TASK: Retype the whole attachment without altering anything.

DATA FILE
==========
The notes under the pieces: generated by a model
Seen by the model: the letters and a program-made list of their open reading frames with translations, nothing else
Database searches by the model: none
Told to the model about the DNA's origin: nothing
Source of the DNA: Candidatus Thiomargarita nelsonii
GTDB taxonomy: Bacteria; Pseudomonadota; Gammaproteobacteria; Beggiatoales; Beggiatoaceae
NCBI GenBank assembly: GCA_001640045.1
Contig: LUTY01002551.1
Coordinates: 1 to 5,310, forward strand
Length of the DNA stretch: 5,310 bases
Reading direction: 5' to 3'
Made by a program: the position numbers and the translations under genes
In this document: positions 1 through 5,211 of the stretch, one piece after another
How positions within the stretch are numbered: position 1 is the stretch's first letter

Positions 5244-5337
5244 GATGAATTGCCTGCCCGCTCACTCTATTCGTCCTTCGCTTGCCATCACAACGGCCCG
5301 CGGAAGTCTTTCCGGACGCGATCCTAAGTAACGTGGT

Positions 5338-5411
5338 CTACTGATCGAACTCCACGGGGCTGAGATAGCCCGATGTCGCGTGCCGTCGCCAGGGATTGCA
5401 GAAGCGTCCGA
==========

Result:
The notes under the pieces: generated by a model
Seen by the model: the letters and a program-made list of their open reading frames with translations, nothing else
Database searches by the model: none
Told to the model about the DNA's origin: nothing
Source of the DNA: Candidatus Thiomargarita nelsonii
GTDB taxonomy: Bacteria; Pseudomonadota; Gammaproteobacteria; Beggiatoales; Beggiatoaceae
NCBI GenBank assembly: GCA_001640045.1
Contig: LUTY01002551.1
Coordinates: 1 to 5,310, forward strand
Length of the DNA stretch: 5,310 bases
Reading direction: 5' to 3'
Made by a program: the position numbers and the translations under genes
In this document: positions 1 through 5,211 of the stretch, one piece after another
How positions within the stretch are numbered: position 1 is the stretch's first letter

Positions 5244-5337
5244 GATGAATTGCCTGCCCGCTCACTCTATTCGTCCTTCGCTTGCCATCACAACGGCCCG
5301 CGGAAGTCTTTCCGGACGCGATCCTAAGTAACGTGGT

Positions 5338-5411
5338 CTACTGATCGAACTCCACGGGGCTGAGATAGCCCGATGTCGCGTGCCGTCGCCAGGGATTGCA
5401 GAAGCGTCCGA